Eager Politicians Eye Casino Pot O’ Gold

Pot of GoldWith the date drawing closer to a referendum on any proposed casino in Springfield, the City Council’s self-anointed Casino Site Committee heard from casino consultant Shefsky & Froelich Inc. last week on how best to allocate Host Agreement funding for community investments.

According to a story in the Republican by Jack Flynn, Shefsky & Froelich attorney Cezar M. Froelich informed the committee that the Host Agreement currently being drafted by the city would have casino developers providing a lump sum payment to the city, as opposed to the alternative that many had previously in mind, a dispersal of funds to various community projects directly.

“The [requests for funding] were 30 or 40 when we stopped counting,” said Froelich of the individual requests for funding, according to Flynn’s story.

Instead, the city is going with a lump sum payment by developers (upon approval of a license) that would then be disbursed by the Mayor and City Council, said Froelich.

According to the article, many city councilors were taken by surprise by the decision, since several specific projects that had previously been earmarked would now be omitted from the Agreement.

City Councilor Tim Rooke, meanwhile, took the discussion a step further by proposing that instead of the city spending the monies on pet projects, the funds go instead to providing tax relief to the city’s taxpayers.

Said Rooke in a follow-up email: “I suggested that the most equitable distribution of any indirect funds from a casino developer should go directly to lower the tax burden for each of the tax payers and not to special interest projects of any elected official or group.”

That’s sure to stick in the craw of more than a few city councilors who surely have other, more needy plans for pot o’ gold on the horizon.

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3 Responses to Eager Politicians Eye Casino Pot O’ Gold

  1. Rooke’s idea is intriguing, isn’t it? I’m curious to see if there are cases of other communities that took that approach when letting in a casino.
    Of course, it’s hard to imagine there being the political support in the city for his idea. But I’m interested to know what residents think of it.
    So, Bill, as a Springfield homeowner, which would you rather: having the money being used to fund specific projects in the city, or getting a break on your property tax?

    M. Turner
    March 4, 2013 at 2:13 pm

  2. I would MUCH rather see it going to property tax relief. The whole reason our property taxes are so high is because of the city’s revenue shortages. If the city is so big about casinos being a revenue boon, we should see the benefits.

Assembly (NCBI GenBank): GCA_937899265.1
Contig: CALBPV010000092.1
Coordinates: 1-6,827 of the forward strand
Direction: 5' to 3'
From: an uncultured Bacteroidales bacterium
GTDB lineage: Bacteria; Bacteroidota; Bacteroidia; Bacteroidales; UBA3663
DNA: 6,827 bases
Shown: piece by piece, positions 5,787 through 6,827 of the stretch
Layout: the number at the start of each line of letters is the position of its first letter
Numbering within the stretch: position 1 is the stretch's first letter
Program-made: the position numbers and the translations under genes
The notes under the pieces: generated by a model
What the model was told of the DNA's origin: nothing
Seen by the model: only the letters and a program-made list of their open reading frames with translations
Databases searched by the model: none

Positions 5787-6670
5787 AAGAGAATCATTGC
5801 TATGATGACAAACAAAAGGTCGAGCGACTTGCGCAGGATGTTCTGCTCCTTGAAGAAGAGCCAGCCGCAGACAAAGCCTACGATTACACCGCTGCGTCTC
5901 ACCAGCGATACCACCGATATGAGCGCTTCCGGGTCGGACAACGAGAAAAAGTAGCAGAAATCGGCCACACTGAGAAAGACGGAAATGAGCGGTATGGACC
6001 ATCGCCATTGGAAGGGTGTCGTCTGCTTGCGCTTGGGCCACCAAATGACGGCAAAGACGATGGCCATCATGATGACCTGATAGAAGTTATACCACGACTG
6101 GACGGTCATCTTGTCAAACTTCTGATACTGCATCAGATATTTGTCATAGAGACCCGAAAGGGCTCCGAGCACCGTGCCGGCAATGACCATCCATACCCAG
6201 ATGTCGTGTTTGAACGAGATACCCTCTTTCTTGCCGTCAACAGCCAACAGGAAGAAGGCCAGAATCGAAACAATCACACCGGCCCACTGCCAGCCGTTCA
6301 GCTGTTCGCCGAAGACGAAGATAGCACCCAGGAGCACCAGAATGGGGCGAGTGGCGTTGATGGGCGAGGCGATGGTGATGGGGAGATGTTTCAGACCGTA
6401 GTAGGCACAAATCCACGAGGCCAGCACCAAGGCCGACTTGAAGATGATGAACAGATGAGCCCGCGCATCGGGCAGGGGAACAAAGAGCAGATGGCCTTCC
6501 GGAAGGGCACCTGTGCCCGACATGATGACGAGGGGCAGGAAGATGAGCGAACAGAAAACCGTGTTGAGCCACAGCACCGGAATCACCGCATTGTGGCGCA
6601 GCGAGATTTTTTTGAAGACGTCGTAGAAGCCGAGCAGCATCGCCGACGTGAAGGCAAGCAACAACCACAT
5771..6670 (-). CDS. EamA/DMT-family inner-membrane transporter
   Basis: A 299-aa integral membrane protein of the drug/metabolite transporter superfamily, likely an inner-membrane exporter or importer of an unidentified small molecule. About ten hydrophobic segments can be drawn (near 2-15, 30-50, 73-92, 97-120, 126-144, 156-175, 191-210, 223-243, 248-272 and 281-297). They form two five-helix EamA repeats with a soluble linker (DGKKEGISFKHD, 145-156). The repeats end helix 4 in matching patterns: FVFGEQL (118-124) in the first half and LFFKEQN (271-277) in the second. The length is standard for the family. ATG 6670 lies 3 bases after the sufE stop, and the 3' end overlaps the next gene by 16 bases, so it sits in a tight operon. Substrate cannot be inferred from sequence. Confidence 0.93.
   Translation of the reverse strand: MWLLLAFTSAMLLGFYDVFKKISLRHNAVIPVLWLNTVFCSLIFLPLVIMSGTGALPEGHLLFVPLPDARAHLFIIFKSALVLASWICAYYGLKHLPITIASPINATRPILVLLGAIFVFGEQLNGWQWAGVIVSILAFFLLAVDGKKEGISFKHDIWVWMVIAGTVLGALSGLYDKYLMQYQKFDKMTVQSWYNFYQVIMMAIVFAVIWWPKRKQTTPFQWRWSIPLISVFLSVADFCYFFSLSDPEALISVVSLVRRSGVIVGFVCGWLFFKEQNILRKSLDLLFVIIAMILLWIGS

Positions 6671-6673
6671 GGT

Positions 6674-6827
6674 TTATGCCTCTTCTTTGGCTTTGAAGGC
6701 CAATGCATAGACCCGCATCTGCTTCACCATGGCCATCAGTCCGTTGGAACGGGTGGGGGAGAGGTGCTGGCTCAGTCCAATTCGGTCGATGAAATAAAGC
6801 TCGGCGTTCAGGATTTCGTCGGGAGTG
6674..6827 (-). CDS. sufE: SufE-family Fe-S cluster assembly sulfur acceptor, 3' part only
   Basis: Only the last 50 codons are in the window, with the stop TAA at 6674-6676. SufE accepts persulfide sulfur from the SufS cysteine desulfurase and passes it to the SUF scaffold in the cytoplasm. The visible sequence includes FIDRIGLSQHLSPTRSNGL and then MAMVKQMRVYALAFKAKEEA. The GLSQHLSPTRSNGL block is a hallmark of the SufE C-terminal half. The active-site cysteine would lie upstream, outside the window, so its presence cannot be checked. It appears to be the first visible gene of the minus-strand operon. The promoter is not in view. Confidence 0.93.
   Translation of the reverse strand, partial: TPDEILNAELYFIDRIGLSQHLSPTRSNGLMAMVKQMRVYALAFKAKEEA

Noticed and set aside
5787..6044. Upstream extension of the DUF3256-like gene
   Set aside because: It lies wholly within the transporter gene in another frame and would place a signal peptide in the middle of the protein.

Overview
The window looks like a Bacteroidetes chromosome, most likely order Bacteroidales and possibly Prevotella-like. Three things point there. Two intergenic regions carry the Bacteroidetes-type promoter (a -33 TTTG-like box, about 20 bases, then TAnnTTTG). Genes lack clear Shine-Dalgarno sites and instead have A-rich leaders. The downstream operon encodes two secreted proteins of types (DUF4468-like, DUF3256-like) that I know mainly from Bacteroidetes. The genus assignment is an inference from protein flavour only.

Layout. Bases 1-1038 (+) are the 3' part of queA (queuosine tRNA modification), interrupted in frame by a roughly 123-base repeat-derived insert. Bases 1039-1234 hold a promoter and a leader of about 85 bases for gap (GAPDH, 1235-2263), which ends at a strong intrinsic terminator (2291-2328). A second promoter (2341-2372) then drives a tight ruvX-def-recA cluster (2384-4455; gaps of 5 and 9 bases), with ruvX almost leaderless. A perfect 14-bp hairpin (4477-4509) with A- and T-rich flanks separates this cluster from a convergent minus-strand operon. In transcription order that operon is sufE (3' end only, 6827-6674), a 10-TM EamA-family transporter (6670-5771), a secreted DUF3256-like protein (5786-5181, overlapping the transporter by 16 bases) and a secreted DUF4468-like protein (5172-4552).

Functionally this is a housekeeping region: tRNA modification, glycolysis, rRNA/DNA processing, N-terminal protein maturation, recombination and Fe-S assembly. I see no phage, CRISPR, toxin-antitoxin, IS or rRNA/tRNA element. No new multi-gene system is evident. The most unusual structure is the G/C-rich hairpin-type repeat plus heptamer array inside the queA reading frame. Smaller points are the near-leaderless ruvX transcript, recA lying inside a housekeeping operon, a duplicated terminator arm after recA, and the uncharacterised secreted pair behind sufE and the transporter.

As for Springfield’s services and other projects, any money being tossed at them will only perpetuate a long-standing problem this city has had for decades: A near total lack of innovation, modernization, and foresight.

    As I have said at different times for many years now, this city needs to reform and restructure the way it operates. In so many ways, it functions today as if it were still the 1980s. I would like to see both the DPW and the city’s antiquated library system restructured. The library system in particular has been on life support for many years, and it will only continue to be so if it keeps operating with its generational blinders on. The DPW has been operating the same way for decades – and that “same way” is inefficient and costly to the taxpayers. Similarly, the Parks Department needs to review its practices and look at its vendor contracts. ($900 per trash can is a total ripoff. Come on, boys, you can do better than that.) I also have a bone to pick with the city over its snow removal contracts. I am *sick and tired* of watching three-to-four plow trucks line up wagon train-style, one behind the other, and “plowing” an inch of slush off the road in 16 Acres. What an abusive waste. These companies need to be far better monitored and regulated as to both when and where they perform their duties. Sometimes they sit idly in their trucks for hours before a snowstorm arrives. Think they do that for free?

    The above are just a few glaring examples. There are so many issues and too few leaders willing to face them and fix them. I’ll take the property tax relief, please.

    Oh, well. That’s my rant for today. See what you started, Mo?

    Bill D.
    March 5, 2013 at 9:44 am

  3. Bill, always happy to hear you rant.
    Let’s see if that tax-relief idea has any legs.

    M. Turner
    March 6, 2013 at 9:50 am